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Gets the authors, sorts by number of commits (as a vague way of estimating how much of the project is their work, i.e. the higher in the list, the more they've done) and then outputs the results.
Better tool for exporting git's repository is Git itself!
If like me you do a lot of front-end coding and you have a lot of clients that asks you some little modifications, then you send the modifications back to them in a zip file while ignoring the .git folder and .gitignore file, then copy this zip into your dropbox and send it back to them. They find out a new bug so, rince and repeat? You get the picture. It can be quite tedious.
In this example we search for 'vim' but vim doesn't have a project on github right now. That's ok, this command still searches for every project that has 'vim' in their description (forks, plugins, etc). To get XML or JSON output just replace 'yaml' in the url with 'xml' or 'json'.
What was the name of that module we wrote and deleted about 3 months ago? windowing-something?
git log --all --pretty=format:" " --name-only | sort -u | grep -i window
Display condensed log in a tree-like format.
This should work even if the output format changes.
List everyone who committed to a particular project, listed alphabetically. To list by commits, add -n to the shortlog.
You'll run into trouble if you have files w/ missing newlines at the end. I tried to use
PAGER='sed \$q' git blame
PAGER='sed \$q' git -p blame
to force a newline at the end, but as soon as the output is redirected, git seems to ignore the pager.
Figures out total line contribution per author for an entire GIT repo. Includes binary files, which kind of mess up the true count.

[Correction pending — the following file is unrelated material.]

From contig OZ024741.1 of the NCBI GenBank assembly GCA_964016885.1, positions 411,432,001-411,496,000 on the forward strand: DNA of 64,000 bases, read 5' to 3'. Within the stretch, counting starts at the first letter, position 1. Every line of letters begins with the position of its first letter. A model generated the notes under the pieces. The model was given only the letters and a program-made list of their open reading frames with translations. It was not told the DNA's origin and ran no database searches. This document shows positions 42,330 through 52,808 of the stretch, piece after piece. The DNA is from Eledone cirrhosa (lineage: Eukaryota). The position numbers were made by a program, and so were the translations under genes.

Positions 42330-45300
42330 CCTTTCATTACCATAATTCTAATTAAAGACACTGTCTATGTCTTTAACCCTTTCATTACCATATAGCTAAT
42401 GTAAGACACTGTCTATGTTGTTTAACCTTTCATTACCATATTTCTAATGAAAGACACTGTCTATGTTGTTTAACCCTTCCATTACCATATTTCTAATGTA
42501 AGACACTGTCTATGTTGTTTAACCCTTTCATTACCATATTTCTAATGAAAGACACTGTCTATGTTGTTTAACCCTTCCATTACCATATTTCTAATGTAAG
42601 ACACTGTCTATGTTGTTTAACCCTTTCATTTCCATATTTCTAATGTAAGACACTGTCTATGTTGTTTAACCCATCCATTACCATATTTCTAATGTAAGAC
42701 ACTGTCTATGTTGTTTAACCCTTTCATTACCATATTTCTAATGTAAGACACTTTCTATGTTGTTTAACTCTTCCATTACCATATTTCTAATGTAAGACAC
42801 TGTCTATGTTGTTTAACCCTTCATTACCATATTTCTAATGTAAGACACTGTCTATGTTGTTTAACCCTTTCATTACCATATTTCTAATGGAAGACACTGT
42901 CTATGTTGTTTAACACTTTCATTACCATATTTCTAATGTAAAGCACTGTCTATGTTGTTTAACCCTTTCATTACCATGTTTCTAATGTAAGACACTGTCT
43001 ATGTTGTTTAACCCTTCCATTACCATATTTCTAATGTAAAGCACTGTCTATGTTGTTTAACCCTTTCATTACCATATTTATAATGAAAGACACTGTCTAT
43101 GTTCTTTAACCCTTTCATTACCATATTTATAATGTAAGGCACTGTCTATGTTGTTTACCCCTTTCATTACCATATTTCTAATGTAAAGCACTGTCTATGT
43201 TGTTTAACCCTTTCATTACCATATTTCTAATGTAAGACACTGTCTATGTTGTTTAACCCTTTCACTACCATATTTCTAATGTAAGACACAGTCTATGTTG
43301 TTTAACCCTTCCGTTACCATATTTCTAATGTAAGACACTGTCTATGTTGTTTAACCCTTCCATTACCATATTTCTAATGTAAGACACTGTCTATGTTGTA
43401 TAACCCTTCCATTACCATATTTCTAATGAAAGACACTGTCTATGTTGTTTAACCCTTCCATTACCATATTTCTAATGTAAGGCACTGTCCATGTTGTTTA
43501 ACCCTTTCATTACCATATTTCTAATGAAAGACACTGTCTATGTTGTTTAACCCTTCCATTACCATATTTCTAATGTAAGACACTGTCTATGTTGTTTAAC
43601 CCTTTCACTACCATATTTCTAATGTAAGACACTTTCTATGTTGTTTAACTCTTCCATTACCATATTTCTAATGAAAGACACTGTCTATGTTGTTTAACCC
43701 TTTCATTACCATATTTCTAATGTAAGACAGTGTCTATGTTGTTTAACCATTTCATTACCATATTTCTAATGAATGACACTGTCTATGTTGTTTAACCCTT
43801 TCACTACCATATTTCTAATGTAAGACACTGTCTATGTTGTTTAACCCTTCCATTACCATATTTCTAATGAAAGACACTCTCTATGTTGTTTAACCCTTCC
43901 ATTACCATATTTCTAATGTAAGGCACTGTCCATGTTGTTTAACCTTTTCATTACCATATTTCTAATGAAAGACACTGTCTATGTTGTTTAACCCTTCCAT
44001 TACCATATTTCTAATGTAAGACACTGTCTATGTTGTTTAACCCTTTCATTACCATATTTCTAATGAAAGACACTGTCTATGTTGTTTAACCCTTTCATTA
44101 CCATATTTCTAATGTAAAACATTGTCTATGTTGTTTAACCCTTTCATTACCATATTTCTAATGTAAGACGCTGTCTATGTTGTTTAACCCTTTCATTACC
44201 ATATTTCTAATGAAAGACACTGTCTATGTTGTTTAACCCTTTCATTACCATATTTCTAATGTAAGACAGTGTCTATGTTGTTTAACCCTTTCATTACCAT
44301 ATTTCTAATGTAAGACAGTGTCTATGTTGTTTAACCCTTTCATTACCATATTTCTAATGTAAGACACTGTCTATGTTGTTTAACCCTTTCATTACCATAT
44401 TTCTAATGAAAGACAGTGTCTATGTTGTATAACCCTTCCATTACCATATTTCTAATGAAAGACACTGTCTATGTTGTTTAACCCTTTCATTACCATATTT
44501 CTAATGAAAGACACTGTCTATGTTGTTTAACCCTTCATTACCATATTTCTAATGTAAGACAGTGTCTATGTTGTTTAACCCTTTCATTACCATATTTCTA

If crashes or takes too long, mess with the ls-file option at the start:
git ls-files -x "*pdf" -x "*psd" -x "*tif" to remove really random binary files
git ls-files "*.py" "*.html" "*.css" to only include specific file types
Based off my original SVN version: http://www.commandlinefu.com/commands/view/2787/prints-total-line-count-contribution-per-user-for-an-svn-repository
Initialized empty Git repository in /home/user/path/to/dir/.git/
I sometimes (due to mismanagement!) end up with files in a git repo which have had their modes changed, but not their content. This one-liner lets me revert the mode changes, while leaving changed-content files be, so I can commit just the actual changes made.
It deletes all removed files, updates what was modified, and adds new files.
Only shows files with actual changes to text (excluding whitespace). Useful if you've messed up permissions or transferred in files from windows or something like that, so that you can get a list of changed files, and clean up the rest.
Lists ONLY the files changed by the given HASH/HEAD/list of hashes, etc. The message, commit ID, author, etc. is not included
I've used technicalpickles command a lot, but this one handles whitespaces in filenames. I'm sure you want to create an alias for it :)